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Pit Bull Ban Could Go to a County Vote, Undercutting Tally Move To Kill It

Pit Bull Ban Could Go to a County Vote, Undercutting Tally Move To Kill It

​A Tallahassee proposal to force Miami-Dade to end its 23-year ban on pit bulls took a major hit last night when a group of county commissioners supported giving Dade voters a say in whether to keep the prohibition. The House bill's sponsor said he'd withdraw his legislation if the ban went to a county-wide vote.

The county's action, led by vocal ban supporter Jose "Pepe" Diaz, left pit bull advocates like Dahlia Canes fuming. "For 23 years, the government and the media in Miami have taught people to hate and fear anything involving a pit bull," Canes tells Riptide. "How do you suppose they'll vote?"


Last night's vote came in the commission's public safety committee, where Diaz framed the bills working their way through the Florida House and Senate as a threat to Miami-Dade's home rule.

"We cannot allow the armor to take kinks in it," Diaz told commissioners.

Despite opposition from Sally Heyman and Lynda Bell -- who pointed out, reasonably, that advocates went to Tallahassee after getting a cold reception in County Hall for decades -- the committee gave initial approval to a ballot question.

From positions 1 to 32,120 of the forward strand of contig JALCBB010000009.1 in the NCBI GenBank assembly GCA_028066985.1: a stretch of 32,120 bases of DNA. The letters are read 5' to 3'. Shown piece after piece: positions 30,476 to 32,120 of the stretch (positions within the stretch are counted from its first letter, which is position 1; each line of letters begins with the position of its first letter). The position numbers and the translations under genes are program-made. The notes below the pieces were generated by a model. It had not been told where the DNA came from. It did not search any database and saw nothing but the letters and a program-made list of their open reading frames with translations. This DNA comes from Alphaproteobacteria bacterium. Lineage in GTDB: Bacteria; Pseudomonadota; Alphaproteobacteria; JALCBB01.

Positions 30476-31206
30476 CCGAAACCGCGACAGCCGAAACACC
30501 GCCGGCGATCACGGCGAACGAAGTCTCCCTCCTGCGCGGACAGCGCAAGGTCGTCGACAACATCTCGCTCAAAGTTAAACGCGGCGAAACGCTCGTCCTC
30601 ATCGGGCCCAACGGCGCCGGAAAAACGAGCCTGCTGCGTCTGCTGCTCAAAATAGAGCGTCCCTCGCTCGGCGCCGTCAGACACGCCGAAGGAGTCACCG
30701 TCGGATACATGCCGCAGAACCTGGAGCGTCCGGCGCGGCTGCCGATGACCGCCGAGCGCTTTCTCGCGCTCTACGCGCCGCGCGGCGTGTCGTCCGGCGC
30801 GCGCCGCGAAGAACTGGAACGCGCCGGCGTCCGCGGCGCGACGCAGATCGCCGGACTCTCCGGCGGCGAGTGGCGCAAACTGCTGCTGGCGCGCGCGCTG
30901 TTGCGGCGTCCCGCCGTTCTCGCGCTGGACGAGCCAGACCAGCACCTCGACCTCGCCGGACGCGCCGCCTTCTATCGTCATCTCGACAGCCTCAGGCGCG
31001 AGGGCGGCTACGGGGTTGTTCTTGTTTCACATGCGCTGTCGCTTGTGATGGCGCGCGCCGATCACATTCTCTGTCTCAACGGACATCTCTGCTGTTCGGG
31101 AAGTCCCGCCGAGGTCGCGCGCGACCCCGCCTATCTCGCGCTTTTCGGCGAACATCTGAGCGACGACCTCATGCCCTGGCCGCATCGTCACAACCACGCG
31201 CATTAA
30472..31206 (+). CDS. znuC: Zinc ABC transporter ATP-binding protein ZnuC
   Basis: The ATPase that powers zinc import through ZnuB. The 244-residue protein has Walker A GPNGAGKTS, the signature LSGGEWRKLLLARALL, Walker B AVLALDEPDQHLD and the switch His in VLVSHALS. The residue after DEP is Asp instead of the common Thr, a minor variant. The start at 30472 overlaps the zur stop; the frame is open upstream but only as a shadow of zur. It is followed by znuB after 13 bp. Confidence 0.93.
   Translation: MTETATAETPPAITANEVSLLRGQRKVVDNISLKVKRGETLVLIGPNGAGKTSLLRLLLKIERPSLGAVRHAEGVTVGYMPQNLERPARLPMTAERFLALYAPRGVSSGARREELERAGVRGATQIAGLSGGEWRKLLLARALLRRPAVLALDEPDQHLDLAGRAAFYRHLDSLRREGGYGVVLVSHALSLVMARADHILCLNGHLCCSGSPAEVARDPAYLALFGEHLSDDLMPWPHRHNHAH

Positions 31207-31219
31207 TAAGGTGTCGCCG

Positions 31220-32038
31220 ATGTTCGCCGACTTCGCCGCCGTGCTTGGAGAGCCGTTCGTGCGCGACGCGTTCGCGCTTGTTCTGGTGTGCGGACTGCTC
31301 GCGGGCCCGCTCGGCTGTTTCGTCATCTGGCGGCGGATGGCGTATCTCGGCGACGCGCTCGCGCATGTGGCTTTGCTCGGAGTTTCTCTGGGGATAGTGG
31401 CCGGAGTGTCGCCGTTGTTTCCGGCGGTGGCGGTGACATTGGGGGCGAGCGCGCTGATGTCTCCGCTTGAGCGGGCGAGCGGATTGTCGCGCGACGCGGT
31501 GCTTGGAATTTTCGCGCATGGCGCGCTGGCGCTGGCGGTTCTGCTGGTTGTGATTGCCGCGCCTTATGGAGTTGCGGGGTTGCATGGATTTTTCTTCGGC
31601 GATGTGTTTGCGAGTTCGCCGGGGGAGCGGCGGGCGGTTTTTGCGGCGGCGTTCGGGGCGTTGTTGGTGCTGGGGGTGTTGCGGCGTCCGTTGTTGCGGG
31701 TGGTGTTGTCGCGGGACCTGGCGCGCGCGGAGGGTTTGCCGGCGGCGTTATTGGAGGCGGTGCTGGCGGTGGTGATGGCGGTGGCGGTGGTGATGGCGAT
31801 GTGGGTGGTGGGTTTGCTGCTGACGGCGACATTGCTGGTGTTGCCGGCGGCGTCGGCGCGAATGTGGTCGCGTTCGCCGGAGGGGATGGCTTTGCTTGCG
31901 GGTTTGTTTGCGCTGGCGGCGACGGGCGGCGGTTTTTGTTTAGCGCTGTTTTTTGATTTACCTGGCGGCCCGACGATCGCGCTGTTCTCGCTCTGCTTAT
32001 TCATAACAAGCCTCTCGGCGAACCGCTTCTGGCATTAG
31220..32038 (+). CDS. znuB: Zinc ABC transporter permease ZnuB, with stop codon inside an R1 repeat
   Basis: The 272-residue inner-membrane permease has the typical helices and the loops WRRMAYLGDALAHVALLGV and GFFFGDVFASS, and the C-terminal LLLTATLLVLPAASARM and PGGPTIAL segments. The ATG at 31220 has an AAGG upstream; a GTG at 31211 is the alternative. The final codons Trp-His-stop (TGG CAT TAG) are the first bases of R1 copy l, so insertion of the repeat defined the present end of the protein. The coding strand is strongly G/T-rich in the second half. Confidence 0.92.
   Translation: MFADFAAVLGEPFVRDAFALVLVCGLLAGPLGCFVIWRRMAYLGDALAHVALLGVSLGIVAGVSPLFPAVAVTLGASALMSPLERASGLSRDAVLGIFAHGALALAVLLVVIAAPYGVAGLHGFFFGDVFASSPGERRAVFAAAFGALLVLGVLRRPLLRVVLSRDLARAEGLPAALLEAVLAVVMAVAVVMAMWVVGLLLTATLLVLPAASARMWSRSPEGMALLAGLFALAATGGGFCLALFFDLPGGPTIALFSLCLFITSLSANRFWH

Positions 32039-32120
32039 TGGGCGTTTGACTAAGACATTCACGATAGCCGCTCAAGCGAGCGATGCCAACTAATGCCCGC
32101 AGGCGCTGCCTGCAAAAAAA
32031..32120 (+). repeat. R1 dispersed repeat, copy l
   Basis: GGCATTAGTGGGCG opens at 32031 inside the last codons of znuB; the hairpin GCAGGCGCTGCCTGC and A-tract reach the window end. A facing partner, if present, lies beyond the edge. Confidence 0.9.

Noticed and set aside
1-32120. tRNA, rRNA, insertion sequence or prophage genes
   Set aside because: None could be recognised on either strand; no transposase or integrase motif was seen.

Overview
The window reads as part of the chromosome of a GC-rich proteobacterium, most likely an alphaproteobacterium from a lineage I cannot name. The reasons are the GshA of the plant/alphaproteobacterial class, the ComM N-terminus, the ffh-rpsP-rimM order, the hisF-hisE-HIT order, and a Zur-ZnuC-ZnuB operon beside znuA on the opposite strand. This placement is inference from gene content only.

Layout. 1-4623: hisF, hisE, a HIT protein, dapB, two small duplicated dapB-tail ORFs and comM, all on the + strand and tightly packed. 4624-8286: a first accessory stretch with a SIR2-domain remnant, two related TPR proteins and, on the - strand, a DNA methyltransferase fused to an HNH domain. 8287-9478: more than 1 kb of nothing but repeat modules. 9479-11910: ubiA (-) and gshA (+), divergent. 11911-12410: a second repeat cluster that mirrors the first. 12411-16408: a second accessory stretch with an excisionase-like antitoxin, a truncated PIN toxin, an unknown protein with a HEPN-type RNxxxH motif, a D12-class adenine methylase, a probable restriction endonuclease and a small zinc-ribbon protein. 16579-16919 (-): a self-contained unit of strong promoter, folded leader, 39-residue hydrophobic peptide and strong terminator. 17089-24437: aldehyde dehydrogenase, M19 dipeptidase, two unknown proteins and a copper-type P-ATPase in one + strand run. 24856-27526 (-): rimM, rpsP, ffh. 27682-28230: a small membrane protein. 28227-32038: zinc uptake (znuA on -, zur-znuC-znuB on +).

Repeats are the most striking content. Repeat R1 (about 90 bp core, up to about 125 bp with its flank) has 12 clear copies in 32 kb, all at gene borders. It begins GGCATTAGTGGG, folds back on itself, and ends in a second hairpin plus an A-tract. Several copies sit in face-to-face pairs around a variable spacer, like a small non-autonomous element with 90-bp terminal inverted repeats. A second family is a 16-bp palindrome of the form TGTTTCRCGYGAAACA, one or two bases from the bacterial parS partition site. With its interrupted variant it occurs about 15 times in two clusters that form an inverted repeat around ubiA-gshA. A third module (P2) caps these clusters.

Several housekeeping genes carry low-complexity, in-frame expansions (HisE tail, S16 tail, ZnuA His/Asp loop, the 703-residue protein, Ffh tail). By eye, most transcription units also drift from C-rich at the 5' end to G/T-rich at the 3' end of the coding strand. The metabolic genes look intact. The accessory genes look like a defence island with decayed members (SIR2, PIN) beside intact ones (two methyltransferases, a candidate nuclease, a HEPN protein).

Canes says Diaz carefully crafted the move to undercut her group's work in the capital and is now applying hard political pressure to freshman Rep. Carlos Trujillo -- the proposed law's sponsor -- to back down.

"It's a bunch of motherfucking crap," she says of Diaz's arguments that Trujillo's bill would hurt Dade's political independence. "He knows the kind of money we'd have to spend on public education before a ballot down here. We'd get slaughtered."

Dade's pit bull ban, enacted after a young girl was disfigured by a dog in 1989, was among the first in the nation to target an entire breed. Today, everyone from the Humane Society to the American Veterinary Medical Association oppose it because it leads to hundreds of dogs simply suspected of being pits killed in county shelters every year.

Their message picked up steam this year thanks in part to the Miami Marlins new ace, Mark Buehrle, a pit bull owner who has spoken out against the ban.

Canes says her group will try to convince Trujillo not to withdraw his bill. The County Commission will consider Diaz's proposal at its next full meeting.

Follow Miami New Times on Facebook and Twitter @MiamiNewTimes. Tim Elfrink writes about South Florida crime, politics and insanity @timelfrinkmia.


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